The typical day for a CGD fellow looks like this:
But for one of our colleagues, her life now looks like this:
That’s Joyce Banda, former President of Malawi and proudly a Distinguished Visiting Fellow at CGD for 2016-18. While she was here and concurrently a fellow at the Woodrow Wilson Center International Center for Scholars, she worked on issues of women’s empowerment, health, and education, culminating in the publication of her book From Day One: Why Supporting Girls Aged 0 to 10 Is Critical to Change Africa’s Path.
Working alongside President Banda—or JB as she was known around the office—was a unique pleasure. We learned from her personal experiences and, as anyone who spends time with her knows, felt her intense passion. She was especially animated when talking about her childhood friends who never had the chances she did, and the millions more African girls whose immense talent and human potential is being lost.
Last April, Joyce Banda finished her fellowship and returned home to Malawi. She said she planned a quiet retirement, but her arrival at the Lilongwe airport was the first sign that her return would be anything but quiet. Crowds formed at the arrivals gate and then stormed the plane as she appeared at the door. The crowds poured out as she traveled around the country.
Banda’s many friends in the US watched these events with both admiration and more than a little trepidation. Politics have not been kind to this fierce fighter. She began her career as a grassroots activist dedicated to improving the lives of rural women and children. She won a parliamentary seat in 2004, was named Minister of Gender and Child Welfare the following year, then later Foreign Minister, and in 2009 became Vice President as Bingu wa Mutharika’s running mate. She used her cabinet posts to push for the enactment of a new law to prevent domestic violence (drawing again on her personal experience) and launched high-profile campaigns against child abuse.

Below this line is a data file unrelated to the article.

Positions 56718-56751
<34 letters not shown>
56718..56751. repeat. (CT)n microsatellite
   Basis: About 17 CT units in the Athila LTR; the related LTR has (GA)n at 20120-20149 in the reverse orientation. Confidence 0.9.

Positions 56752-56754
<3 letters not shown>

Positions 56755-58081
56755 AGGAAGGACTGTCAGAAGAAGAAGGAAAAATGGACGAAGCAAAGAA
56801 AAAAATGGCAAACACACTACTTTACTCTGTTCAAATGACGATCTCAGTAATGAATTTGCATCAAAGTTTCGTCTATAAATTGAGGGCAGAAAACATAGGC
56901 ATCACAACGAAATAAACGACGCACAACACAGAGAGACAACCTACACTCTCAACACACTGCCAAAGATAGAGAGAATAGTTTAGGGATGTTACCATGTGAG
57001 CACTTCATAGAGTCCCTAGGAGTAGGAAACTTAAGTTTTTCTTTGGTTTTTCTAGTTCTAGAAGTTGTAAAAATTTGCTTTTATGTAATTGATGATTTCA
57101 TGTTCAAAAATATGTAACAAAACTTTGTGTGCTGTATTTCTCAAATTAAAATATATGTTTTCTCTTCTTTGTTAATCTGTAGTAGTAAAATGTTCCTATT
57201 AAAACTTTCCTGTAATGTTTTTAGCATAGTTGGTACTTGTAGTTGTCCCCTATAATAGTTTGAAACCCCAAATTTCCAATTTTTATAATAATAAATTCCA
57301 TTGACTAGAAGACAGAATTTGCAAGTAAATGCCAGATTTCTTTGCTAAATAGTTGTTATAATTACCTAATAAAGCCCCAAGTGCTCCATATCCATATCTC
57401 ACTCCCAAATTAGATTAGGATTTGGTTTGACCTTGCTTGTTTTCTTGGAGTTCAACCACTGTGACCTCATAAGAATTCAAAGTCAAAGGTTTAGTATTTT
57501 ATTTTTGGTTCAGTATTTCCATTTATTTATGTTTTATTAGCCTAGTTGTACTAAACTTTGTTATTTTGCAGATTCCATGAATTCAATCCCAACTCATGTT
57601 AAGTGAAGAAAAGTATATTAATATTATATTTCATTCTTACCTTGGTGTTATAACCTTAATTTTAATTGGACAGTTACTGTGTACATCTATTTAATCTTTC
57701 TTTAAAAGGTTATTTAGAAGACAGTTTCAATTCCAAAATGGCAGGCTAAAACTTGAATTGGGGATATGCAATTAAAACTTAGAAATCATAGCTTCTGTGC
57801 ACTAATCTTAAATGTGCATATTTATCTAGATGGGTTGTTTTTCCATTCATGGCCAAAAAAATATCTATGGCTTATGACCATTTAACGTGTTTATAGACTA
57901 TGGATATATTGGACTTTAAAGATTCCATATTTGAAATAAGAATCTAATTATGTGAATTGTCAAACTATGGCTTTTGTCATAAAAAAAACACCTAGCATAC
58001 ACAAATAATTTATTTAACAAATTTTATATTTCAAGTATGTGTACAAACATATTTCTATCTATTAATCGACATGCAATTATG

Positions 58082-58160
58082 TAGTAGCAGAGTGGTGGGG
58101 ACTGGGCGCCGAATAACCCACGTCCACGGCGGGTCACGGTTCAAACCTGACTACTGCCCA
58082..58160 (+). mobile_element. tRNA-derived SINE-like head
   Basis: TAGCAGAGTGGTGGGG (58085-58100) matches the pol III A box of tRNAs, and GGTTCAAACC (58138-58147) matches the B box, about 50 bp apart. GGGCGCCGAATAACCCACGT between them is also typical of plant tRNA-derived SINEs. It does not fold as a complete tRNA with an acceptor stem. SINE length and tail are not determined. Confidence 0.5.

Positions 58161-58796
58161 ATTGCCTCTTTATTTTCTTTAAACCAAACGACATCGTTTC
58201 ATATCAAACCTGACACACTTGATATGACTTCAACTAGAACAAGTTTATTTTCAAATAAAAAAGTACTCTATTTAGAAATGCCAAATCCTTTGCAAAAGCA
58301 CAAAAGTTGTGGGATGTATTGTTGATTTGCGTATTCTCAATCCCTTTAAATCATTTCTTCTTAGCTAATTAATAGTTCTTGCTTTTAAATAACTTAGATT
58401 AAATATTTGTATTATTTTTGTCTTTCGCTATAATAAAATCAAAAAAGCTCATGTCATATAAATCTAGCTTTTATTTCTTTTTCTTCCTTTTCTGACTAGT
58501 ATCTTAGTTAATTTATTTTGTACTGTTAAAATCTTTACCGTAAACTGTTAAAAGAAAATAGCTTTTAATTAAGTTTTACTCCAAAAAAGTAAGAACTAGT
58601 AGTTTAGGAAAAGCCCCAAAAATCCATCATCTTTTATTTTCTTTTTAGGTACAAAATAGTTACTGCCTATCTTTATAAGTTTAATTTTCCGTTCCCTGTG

But while Banda’s political fortunes were rising, the strong woman was also making enemies in Malawi’s highly patriarchal political system. The tension came to a head after Mutharika’s health worsened and those around him tried to push Banda to resign and allow his brother Peter to become successor. She refused. After Mutharika’s death in April 2012, Banda became president—but only after the Malawian military insisted on maintaining constitutional order over Peter Mutharika’s machinations to seize power.
So Joyce Banda became only the second woman president in Africa, after Liberia’s Ellen Johnson Sirleaf. After serving two years, Banda lost re-election in 2014 to Peter Mutharika in a poll riven with irregularities and a whirlwind of false accusations. Since leaving office, she’s been harassed by fake arrest warrants and death threats.
Now that JB is back home, what next? She’s running again as the only woman among five major presidential candidates in the May 2019 elections.
Source: The Nation.
I have no idea how well Joyce Banda will do, but Malawi’s first-past-the-post plurality system ensures she will have some political leverage. Win or lose, top of the ticket or part of a coalition, this resilient 68-year-old woman has shown Malawi, and her former think tank colleagues, that she’s not going away quietly.
CGD blog posts reflect the views of the authors, drawing on prior research and experience in their areas of expertise. CGD is a nonpartisan, independent organization and does not take institutional positions.